I hated family gatherings. Fun for the others, definitely, but the older I got, and depression took hold, I felt judged, by both family and friends. And I was judged. But it’s only in recent years that I’ve been able to say: ‘I hate get-togethers and I’m not going.’ Took a long time coming. Took me forty years to say ‘no’ to mother, and to actually contradict her (think Mrs.Thatcher. Mother even had the hair). These gatherings were dire for me and Husband. Alternatively Husband’s family were kind and unjudgemental. I love them. They understood us and my foibles and didn’t insist we turn up to these horrendous (at the time, to me) events.
Alternatively we did want our kids to have fun Christmases. And they did, I think. But son was bright and had learning difficulties and daughter was bright and bossy. Hey ho. So any enjoyment of our intimate family Christmases we had vanished pretty quickly, too. The years marched on and Christmas became dreaded, with the addition of Slade’s ‘Here it is, Merry Bloody Xmas, Everone is Having Fun…’ No, we’re ******* not! I just wanted to shoot Noddy Holder.
Bang up to date. Well, two years ago, after my medication crisis… I made the brave decision – and it was brave – that I’d been given the chance to really go for it and enjoy life, and family ‘obligations’ could take a running jump. I was not longer going to do things I didn’t enjoy. They had contributed to my depression and I wasn’t going to allow anything to get in the way of my new found happiness. Husband’s family were fine and understanding. Always had been. By then, my mother had been in a nursing home with dementia for ten years and big bro was caring for my dad. And big bro was pretty understanding too. Two years ago, both my parents died within days of one another and any obligationary and judgemental feelings I had left evaporated. And I don’t have to explain myself to anybody. If anybody doesn’t like it – tough. You wouldn’t want anybody as a friend anyway.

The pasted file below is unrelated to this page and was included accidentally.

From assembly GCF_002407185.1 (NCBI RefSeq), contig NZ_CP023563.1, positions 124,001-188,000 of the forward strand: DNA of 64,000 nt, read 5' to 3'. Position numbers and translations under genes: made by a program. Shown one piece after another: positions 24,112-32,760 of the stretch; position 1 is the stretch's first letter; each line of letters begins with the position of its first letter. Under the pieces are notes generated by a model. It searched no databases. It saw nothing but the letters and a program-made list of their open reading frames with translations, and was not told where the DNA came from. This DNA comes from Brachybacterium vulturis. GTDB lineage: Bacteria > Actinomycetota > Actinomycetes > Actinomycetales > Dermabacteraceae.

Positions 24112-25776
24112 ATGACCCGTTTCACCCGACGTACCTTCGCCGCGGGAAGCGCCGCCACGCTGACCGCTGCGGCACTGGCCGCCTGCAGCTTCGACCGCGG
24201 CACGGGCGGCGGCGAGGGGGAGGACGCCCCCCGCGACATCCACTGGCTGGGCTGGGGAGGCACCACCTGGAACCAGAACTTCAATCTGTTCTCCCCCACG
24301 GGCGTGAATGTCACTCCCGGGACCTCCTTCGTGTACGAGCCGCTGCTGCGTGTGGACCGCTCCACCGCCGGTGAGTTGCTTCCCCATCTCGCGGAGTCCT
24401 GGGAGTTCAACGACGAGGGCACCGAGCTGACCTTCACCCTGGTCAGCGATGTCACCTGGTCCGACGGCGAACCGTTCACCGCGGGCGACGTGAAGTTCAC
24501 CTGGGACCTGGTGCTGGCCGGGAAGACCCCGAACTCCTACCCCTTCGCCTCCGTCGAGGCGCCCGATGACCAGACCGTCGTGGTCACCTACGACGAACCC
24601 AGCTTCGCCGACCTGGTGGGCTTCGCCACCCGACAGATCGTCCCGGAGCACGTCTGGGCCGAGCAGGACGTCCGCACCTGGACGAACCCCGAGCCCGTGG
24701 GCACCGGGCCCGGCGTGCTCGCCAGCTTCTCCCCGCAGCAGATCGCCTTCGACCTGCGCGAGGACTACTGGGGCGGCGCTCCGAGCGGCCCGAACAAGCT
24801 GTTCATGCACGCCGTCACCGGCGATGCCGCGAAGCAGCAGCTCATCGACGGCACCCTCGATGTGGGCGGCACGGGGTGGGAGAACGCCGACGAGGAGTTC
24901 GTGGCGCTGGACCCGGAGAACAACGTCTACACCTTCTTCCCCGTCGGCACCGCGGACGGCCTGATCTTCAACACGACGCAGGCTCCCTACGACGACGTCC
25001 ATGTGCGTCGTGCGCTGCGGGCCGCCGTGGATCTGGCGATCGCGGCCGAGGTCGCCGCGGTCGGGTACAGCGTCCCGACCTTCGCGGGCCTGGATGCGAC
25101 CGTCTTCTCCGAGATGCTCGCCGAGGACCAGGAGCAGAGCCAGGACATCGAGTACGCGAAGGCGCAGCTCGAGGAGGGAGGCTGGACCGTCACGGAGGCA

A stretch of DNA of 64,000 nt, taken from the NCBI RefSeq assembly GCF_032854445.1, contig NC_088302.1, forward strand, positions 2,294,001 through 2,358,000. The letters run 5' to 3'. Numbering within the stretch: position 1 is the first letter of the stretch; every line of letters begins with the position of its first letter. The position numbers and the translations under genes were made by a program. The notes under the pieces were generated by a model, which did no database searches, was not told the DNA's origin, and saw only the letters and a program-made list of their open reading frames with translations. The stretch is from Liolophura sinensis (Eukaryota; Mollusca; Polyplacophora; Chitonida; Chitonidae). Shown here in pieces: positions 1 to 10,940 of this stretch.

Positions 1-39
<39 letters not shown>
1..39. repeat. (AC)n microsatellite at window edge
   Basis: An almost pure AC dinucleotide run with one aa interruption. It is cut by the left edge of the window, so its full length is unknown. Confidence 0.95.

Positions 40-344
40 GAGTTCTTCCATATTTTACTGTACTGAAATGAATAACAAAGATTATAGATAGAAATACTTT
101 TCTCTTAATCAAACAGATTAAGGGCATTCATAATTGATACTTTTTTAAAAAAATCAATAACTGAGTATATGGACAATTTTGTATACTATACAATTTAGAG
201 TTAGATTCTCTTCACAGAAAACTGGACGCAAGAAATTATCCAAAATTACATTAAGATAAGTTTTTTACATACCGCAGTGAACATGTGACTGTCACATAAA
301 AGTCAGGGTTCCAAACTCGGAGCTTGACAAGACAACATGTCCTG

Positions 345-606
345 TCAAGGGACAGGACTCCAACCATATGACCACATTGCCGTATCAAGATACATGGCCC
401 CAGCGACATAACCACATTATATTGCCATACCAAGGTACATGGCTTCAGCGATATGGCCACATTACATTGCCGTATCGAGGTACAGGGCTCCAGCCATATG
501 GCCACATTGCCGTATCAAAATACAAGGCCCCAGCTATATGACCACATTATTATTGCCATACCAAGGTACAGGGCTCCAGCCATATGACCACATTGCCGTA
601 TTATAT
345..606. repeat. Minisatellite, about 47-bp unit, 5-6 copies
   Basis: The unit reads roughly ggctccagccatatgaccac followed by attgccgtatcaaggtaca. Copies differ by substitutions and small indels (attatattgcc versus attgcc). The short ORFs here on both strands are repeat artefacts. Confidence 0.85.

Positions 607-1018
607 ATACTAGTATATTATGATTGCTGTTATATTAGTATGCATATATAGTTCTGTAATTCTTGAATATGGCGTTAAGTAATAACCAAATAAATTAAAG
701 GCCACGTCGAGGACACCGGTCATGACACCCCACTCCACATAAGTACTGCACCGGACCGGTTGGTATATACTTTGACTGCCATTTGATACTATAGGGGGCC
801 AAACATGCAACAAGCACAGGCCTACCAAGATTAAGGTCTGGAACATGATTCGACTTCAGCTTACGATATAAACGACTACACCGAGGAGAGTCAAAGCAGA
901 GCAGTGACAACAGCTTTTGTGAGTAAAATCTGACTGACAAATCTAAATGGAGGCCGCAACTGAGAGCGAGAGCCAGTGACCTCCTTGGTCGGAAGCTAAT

Last year we didn’t send a single Christmas card. Last year we went to Looe, in Cornwall – one of our favourite haunts – and woke up to sea views and surfers, a lone artist at his easel below us (even on Christmas Day) and swimmers on the day, and went to the pub on Christmas Day and Husband cooked Christmas dinner and we wore silly hats on our balcony and drank wine overlooking the estuary… Magical. We had my mini pink fluffy Xmas tree all lit up and Rudolph the reindeer sat next to it and turkish delight and crackers and other delights sparkled in our harbourside apartment. Gorgeous.
We’re going back to Looe this year. But I will send cards. My Scrooge-ness has been challenged. I would like to enjoy Christmas again. Do it our way. Working on it. Even listen to Slade without wanting to shoot them…